In this large cohort study, we found that about 11.6% of the patients with CAS developed diabetes during a mean follow-up of 6.2 years. During the entire follow-up period, the respective annual incidence of diabetes was 2.22% in the CAS group and 1.39% in the control group. The median time to incident diabetes, which did not vary by sex, was 2.9 and 3.5 years in the CAS and the control groups, respectively. CAS was a risk factor for incident diabetes regardless of sex and the length of follow-up. Although age did not affect the risk of incident diabetes associated with CAS, the risk was less apparent in the subgroups of males and patients with dyslipidemia, COPD, stroke, gout, and medicated hypertension. CAS patients aged <50 years compared with patients ≥50 years had a greater risk of incident diabetes in females, but not in males. On the other hand, older male CAS patients compared with their younger counterparts developed diabetes in a shorter length of time. In contrast, this age phenomenon was not observed in the female CAS patients <50 years.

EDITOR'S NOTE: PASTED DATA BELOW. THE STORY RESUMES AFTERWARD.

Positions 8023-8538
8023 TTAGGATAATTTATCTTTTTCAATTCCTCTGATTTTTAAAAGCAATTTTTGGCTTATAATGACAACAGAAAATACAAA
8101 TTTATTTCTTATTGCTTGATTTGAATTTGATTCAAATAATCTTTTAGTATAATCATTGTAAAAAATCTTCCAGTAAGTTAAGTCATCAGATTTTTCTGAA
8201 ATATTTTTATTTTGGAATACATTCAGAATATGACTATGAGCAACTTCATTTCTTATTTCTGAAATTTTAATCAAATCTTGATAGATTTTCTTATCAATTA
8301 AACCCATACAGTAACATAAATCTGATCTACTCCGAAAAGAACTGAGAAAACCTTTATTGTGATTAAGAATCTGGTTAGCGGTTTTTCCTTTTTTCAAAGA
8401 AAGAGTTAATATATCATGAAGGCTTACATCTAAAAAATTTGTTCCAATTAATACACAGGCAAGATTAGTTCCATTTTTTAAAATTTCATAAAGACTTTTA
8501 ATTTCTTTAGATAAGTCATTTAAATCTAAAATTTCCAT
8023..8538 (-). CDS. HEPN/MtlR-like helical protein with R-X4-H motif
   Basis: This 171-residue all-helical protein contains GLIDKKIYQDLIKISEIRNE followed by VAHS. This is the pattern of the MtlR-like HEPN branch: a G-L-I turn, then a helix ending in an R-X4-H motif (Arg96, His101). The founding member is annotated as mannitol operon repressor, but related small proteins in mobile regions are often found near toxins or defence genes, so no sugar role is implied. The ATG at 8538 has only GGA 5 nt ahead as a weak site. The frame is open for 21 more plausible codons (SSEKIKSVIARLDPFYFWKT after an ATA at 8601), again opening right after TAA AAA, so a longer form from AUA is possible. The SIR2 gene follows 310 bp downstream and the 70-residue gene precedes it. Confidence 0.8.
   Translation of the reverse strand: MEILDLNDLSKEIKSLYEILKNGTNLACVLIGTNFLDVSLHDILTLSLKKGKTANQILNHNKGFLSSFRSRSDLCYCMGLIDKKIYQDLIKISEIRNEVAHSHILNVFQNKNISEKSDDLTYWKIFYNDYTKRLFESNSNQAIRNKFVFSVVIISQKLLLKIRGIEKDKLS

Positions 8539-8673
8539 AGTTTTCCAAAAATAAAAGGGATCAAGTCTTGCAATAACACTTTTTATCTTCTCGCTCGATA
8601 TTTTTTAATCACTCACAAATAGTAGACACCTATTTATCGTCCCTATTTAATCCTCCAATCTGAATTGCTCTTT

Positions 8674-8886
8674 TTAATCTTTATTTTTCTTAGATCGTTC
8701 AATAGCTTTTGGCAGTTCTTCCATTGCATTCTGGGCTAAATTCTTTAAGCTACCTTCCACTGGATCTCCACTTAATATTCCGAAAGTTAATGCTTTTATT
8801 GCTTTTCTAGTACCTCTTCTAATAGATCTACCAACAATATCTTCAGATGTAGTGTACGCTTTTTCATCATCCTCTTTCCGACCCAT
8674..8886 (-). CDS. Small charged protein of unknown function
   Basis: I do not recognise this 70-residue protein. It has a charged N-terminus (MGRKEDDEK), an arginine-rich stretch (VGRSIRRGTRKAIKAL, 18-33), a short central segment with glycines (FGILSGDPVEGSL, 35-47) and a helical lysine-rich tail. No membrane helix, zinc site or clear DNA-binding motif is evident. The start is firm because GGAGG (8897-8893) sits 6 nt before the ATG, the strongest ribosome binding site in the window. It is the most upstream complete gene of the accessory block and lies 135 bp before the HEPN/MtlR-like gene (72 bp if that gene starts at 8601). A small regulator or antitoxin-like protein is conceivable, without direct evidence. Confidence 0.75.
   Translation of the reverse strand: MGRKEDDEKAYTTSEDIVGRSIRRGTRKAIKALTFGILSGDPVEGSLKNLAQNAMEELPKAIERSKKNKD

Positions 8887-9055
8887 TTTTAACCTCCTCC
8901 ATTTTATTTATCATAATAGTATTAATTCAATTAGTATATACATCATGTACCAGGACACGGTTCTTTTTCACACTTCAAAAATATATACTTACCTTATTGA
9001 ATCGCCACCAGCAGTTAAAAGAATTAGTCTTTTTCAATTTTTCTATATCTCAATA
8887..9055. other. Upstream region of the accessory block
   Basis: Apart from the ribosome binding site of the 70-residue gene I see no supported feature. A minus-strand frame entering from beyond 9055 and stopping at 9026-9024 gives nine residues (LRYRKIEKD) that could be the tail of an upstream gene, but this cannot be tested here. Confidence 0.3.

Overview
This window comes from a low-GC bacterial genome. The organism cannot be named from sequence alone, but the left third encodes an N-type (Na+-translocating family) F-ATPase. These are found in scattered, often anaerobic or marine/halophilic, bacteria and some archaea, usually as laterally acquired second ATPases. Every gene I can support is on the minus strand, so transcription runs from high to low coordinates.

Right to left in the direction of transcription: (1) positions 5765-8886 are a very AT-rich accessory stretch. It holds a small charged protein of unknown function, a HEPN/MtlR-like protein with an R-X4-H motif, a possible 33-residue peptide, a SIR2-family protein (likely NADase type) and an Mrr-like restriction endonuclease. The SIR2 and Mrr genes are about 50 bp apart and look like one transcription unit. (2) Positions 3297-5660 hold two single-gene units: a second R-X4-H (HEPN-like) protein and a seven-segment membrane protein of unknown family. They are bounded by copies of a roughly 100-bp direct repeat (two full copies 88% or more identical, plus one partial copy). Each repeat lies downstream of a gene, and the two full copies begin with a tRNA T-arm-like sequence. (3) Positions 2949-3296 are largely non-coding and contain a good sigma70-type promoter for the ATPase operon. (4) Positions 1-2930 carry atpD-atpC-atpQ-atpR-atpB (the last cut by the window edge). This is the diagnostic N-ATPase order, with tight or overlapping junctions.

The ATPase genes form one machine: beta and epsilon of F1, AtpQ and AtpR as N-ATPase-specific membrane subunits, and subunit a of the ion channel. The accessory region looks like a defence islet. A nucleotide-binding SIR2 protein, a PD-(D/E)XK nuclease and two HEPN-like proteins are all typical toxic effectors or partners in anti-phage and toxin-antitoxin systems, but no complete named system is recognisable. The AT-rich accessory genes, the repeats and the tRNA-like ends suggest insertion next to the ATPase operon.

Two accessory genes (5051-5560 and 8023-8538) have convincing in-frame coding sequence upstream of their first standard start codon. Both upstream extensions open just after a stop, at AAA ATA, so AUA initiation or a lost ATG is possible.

The sex-specific annual incidences of diabetes in CAS patients was 2.16% in males and 2.26% in females, which has not been reported previously. The annual risk of developing diabetes in people with normal glucose level is 0.7%, whereas patients with prediabetes have a yearly risk of up to 10% . While the prevalence of fasting post-stroke hyperglycemia is 14.6% in non-diabetic stroke patients , about 8% of non-diabetic stroke survivors develop diabetes during a mean follow-up of 10 years , which is more than 2 times higher than expected compared with people from a Dutch general practitioner registry with similar age and sex . Taken together, patients with cardiovascular events have an increased risk of incident diabetes. Furthermore, insulin resistance is the earliest metabolic abnormality detected in subjects destined to develop diabetes , and precipitously increased with HbA1c levels >5.5%. Although the higher short-term risk of developing diabetes among CAS patients than controls may be attributed to earlier medical attention, the CAS patients in our single hospital study had an average glycated hemoglobin level 5.8%, which are considered high-risk for diabetes by the American Diabetes Association . On the other hand, insulin resistance and atherosclerosis could represent independent responses to the disruption of cellular homeostasis . Inactivation of the insulin receptor decreases mouse atherosclerosis lesions [30, 31], which become more complex at later time points [30, 31], suggesting that insulin resistance could have differential adaptive effects on CAS and atherosclerotic obstructive coronary artery disease.